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Hardbat and Sandpaper FAQ's

Recent changes to hardbat rules (12/2015)

We have specified the timing requirements for expedite, as well as made clear that the new 40+ ball is allowed in hardbat events at the discretion of the tournament organizer.

Recent change to rubber approval process (7/2015)

We have removed the $30 fee for submitting rubber sheets for testing. If you would like the hardbat committee to consider a particular product for our list of approved hardbat surfaces, contact the hardbat committee chairperson.

Hardbat Use in Regular (Sponge) Events (12/2012)

Rule # that allowed legal hardbats to also be legal in USATT rated events for the past 10+ years was repealed in December 2012. That means if you want to use a hardbat in normal USATT rated (i.e. “sponge”) events, you must construct it out of ITTF legal rubbers, and it must be red/black.

If this rule change affects you adversely, please voice your concern to the USATT.

The rule change does not affect hardbat events.


Official Rules for Classic Hardbat Table Tennis Events

MOTIVATION: To define a game which:
> approximates as closely as possible table tennis as played in the 1930s/40s, before the advent of sponge rubber,
> is understandable to spectators,
> balances offense and defense,
> minimizes mechanical advantage due to equipment variation,
> minimizes deception to players caused by easily-produced intense spin,
> minimizes confusion to spectators caused by easily-produced intense spin,
> eliminates combination bats and the associated advantage of twiddling,
> fosters longer rallies than occur in sponge play,
> lessens the importance of serve and service return compared to sponge play,
> encourages participation by players of all skill levels,
> and therefore is uniquely enjoyable for players and spectators,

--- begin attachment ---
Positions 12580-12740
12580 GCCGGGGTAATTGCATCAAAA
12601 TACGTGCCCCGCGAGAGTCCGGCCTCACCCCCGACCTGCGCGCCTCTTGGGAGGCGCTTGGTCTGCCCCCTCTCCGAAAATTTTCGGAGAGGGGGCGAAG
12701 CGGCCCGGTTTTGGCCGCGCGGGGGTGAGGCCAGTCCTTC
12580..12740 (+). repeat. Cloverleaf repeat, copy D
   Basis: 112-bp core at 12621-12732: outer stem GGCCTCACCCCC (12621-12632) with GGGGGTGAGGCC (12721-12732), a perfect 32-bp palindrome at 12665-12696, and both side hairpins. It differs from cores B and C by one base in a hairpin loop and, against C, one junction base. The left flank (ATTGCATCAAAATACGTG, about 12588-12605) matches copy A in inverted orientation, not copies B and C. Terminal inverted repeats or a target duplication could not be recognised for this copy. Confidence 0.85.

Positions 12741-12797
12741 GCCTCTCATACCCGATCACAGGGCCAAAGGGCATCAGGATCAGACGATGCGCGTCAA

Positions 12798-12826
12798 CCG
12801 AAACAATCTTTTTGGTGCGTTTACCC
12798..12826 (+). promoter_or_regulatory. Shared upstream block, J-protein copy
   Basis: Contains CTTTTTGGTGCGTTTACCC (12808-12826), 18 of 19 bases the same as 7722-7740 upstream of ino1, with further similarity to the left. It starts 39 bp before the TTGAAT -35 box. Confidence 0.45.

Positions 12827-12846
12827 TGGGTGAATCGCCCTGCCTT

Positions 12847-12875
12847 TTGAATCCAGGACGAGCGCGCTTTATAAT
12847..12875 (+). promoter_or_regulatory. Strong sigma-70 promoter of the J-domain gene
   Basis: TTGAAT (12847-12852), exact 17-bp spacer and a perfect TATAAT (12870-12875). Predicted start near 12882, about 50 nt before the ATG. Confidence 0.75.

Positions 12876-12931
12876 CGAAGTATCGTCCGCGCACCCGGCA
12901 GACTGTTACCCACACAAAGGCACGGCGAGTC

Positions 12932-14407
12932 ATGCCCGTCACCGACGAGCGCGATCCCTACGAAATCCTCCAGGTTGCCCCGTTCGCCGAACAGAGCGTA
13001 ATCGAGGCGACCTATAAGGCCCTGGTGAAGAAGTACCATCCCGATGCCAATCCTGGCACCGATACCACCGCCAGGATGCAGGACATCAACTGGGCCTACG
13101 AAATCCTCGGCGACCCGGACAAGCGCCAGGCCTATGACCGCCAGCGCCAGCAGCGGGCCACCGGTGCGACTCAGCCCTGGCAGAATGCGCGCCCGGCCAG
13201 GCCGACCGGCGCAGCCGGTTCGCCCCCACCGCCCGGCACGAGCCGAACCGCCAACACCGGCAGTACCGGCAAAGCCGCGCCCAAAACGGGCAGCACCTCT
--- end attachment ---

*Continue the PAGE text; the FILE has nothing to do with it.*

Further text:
> and is not so restrictive as to be detrimental to promoting itself.


The game of Classic Hardbat Table Tennis is the same as the USATT’s definition of Table Tennis, except in the areas of equipment (blade, surface, adhesive, and balls) and rules (scoring, clothing, and foot-stamping).


In order for a player to participate in a hardbat event, he/she must use an acceptable hardbat.


An acceptable hardbat is defined as either:

  • a racket composed of the following approved components:
    • Blade, as defined in section 1.1;
    • Racket Covering, as defined in section 1.2; and
    • Glue, as defined in section 1.3.
  • in limited situations, a pre-assembled hardbat racket, as outlined in section 1.4.


The blade shall conform to the USATT definition, except that it shall be comprised solely of rigid wood (no carbon or other non-wood plies). The handle may incorporate decorative non-wood inserts or inlays. If two hitting surfaces are used, both surfaces must be identical, and the composition of the blade must be internally symmetrical with respect to each surface. That is, it shouldn’t matter which surface is used to hit the ball… they both must be identical.


Each playing surface must be covered with a racket covering explicitly listed on the current Approved Hardbat Racket Coverings list. If two sides of the blade are playing surfaces, then it is prohibited to use different Racket Coverings on the playing surfaces. In other words, “combination” rackets are prohibited — if the hypothetical “Acme” racket covering is used on one playing surface, then the “Acme” racket covering must be used on the other playing surface. Each racket covering must be attached to the blade in a manner described in section 1.3 (GLUE).

An unused non-playing surface must have either an identical covering as the playing side, or sandpaper, or it may have no covering (bare wood), or it may be covered with a “paint sheet”. Paint sheets are thin self- adhesive sheets typically used to cover the backside of a penhold blade. An unused non-playing surface may not be covered with any rubber incorporating sponge, nor may it be covered with medium-pips or long-pips rubber. A player who uses a non-playing surface to return a ball during a point, loses the point.

All racket coverings must be non-reflecting, but otherwise can be any color except white, orange, or yellow. The two sides may be the same or different colors.

The Approved Hardbat Racket Coverings list is generated by the hardbat committee and subject to change at any time.

1.3 GLUE

Rubber must be affixed to the paddle with a thin-drying standard glue that adds no perceptible effect to the paddle, or with a glue sheet. Typical rubber cements or wood glues are acceptable. Thick-drying flexible glues such as silicon glues that could provide a springy base are not allowed. Glue sheets are allowable (instead of glue) so long as they provide no perceivable thickness or springiness to the surface.